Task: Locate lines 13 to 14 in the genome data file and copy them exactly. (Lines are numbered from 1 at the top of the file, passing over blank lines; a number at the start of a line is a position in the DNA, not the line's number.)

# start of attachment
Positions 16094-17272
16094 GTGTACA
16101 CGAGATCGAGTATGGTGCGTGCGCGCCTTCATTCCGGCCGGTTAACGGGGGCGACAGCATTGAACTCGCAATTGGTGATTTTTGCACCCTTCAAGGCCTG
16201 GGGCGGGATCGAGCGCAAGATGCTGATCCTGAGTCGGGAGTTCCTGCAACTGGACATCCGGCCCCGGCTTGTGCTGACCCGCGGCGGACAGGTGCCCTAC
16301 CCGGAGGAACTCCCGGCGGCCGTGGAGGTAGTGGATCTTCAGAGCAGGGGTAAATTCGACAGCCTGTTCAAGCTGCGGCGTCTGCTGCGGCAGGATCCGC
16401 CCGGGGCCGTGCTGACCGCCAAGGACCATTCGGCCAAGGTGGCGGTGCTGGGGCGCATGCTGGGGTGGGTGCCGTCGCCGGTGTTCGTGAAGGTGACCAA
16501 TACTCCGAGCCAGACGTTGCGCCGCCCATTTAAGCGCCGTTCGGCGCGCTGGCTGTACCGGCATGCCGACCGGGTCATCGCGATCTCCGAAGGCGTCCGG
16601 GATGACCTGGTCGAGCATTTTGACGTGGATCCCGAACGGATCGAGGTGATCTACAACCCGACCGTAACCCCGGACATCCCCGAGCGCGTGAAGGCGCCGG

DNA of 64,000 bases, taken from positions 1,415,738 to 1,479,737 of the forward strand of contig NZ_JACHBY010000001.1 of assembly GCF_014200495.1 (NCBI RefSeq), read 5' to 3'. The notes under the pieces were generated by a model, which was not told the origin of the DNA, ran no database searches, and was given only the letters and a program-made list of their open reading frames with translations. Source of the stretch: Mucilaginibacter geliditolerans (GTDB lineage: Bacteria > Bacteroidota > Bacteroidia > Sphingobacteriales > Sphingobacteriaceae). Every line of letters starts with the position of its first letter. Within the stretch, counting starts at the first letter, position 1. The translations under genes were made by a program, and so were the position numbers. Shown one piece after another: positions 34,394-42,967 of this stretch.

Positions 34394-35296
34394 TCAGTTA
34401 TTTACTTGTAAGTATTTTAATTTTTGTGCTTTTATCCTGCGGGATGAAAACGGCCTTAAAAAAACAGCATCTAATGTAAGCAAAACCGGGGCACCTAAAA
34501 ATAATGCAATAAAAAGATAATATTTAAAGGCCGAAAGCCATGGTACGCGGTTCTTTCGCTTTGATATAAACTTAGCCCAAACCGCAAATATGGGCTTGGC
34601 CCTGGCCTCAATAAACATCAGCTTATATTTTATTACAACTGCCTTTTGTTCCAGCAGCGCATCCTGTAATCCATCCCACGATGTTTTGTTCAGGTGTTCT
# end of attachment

34501 ATAATGCAATAAAAAGATAATATTTAAAGGCCGAAAGCCATGGTACGCGGTTCTTTCGCTTTGATATAAACTTAGCCCAAACCGCAAATATGGGCTTGGC
34601 CCTGGCCTCAATAAACATCAGCTTATATTTTATTACAACTGCCTTTTGTTCCAGCAGCGCATCCTGTAATCCATCCCACGATGTTTTGTTCAGGTGTTCT